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Wednesday 17 July 2019
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Majority of GP practices have 'no out-of-area patients at all', says NHS England

The Government's flagship out-of-area registration scheme continues to have very low take-up with traditional GP practices.
 
NHS England has said that 'most practices have no out-of-area patients at all, and those that do tend to have them in small numbers'.
 
Under the policy, practices can register patients who live outside of the practice boundary area without having to provide home visits.
 
NHS England data showed that 90% of practices have fewer than 10 patients registered under the scheme, with the vast majority having no out-of-area patients at all.
 
In total, 'approximately 99,000 patients have taken the opportunity to register in this way', NHS England said, although this includes tens of thousands of patients who have signed up with Babylon's GP at Hand app.
 
NHS England said it has seen 'many more patients registering under the out-of-area provisions' since the entry of 'digital-first models', which are 'not as geographically limited as traditional general practice'.
 
It added: 'Mass out-of-area registration was not foreseen when the policy was created, being mainly focused on providing choice for commuters to register with a practice near work, and allowing patients that move a short distance to retain continuity with their existing GP by staying registered with them.'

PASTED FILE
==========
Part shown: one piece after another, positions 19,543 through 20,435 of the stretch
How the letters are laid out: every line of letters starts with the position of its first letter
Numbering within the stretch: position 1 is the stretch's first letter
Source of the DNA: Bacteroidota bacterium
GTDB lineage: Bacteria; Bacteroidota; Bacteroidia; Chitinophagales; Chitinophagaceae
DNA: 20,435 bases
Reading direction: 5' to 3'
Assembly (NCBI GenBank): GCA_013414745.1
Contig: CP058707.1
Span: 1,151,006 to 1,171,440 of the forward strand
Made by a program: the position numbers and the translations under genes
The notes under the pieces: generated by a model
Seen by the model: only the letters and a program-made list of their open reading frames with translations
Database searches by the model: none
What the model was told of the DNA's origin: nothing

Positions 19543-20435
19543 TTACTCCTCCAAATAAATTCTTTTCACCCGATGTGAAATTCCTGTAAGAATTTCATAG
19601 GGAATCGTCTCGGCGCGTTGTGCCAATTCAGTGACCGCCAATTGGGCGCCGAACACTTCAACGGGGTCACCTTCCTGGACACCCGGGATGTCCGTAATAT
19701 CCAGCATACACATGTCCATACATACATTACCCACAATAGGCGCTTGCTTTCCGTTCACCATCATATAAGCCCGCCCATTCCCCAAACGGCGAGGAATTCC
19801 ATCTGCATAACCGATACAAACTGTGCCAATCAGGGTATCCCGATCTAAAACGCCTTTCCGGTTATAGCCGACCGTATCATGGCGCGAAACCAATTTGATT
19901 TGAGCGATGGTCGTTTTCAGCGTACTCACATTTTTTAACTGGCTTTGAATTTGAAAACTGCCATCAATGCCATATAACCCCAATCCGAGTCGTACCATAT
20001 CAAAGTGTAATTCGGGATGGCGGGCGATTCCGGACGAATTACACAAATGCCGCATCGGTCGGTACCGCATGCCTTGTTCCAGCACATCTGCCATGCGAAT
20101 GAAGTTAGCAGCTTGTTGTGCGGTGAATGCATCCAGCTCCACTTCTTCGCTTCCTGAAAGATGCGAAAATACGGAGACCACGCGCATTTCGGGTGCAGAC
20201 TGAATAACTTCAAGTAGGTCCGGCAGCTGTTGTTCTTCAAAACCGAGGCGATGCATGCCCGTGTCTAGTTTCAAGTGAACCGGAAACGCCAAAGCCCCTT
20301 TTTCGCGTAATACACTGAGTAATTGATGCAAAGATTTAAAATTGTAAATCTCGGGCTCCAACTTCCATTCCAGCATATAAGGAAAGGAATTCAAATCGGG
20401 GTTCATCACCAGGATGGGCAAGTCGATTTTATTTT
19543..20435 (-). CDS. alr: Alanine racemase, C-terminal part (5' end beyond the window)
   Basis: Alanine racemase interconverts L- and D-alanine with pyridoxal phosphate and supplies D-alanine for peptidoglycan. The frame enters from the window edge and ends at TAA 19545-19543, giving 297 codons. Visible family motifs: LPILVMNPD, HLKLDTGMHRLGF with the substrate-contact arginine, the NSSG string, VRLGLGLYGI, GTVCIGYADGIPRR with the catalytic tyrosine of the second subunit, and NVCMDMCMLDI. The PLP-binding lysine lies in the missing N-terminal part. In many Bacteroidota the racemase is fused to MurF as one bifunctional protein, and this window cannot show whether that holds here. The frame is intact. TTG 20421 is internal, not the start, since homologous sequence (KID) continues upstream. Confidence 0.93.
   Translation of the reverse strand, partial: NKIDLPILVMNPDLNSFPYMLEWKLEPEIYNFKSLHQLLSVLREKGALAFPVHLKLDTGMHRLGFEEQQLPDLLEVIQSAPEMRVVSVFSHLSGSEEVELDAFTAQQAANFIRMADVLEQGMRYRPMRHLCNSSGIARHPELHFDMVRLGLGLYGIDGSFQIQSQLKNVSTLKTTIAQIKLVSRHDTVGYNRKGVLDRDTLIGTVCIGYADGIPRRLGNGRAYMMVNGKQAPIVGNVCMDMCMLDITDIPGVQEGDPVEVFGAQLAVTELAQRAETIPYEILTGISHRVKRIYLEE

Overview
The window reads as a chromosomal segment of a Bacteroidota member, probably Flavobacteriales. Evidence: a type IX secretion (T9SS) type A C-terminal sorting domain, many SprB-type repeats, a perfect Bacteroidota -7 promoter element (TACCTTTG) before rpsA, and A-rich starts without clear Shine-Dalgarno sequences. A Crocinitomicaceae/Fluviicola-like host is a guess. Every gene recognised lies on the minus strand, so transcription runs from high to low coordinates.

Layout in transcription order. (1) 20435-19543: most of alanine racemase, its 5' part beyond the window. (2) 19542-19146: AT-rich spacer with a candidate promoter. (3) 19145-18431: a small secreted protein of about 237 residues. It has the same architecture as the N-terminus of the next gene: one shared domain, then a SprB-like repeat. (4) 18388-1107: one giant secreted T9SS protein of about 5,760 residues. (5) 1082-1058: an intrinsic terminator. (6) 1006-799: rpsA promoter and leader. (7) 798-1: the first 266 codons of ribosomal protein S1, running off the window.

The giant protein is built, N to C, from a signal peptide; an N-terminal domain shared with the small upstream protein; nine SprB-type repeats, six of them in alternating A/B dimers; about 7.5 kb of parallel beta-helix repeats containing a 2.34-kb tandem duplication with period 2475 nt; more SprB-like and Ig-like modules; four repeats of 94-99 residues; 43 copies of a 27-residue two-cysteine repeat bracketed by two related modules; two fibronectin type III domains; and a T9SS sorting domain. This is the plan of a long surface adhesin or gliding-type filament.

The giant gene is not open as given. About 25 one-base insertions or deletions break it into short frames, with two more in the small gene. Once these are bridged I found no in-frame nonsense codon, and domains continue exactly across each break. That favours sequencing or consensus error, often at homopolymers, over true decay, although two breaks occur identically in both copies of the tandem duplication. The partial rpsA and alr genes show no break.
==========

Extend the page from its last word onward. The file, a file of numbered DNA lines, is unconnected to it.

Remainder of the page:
GP at Hand uses the scheme to register patients to Dr Jefferies and Partner, a GP practice in Fulham in southwest London, and has attracted over 30,000 patients since its November launch.
 
NHS England's data on out-of-area registrations were presented in its briefing note outlining the background to its ongoing consultation on GP contract reform aimed at enabling 'full adoption' of 'digital' primary care models
 
The out-of-area registration - or GP Choice - scheme launched on 5 January 2015, having been delayed by NHS England due to BMA concerns regarding patient safety when they needed home visits.
 
Indeed, NHS England was forced to enlist out-of-hours GP providers to provide home visits for out of area patients because too few GP practices signed up to an enhanced service aimed at filling the function.
 
Our sister publication Pulse, where this story was first published, also revealed that NHS 111 was advising patients using the scheme to go to A&E for urgent care, rather than to GP practices signed up for the enhanced service.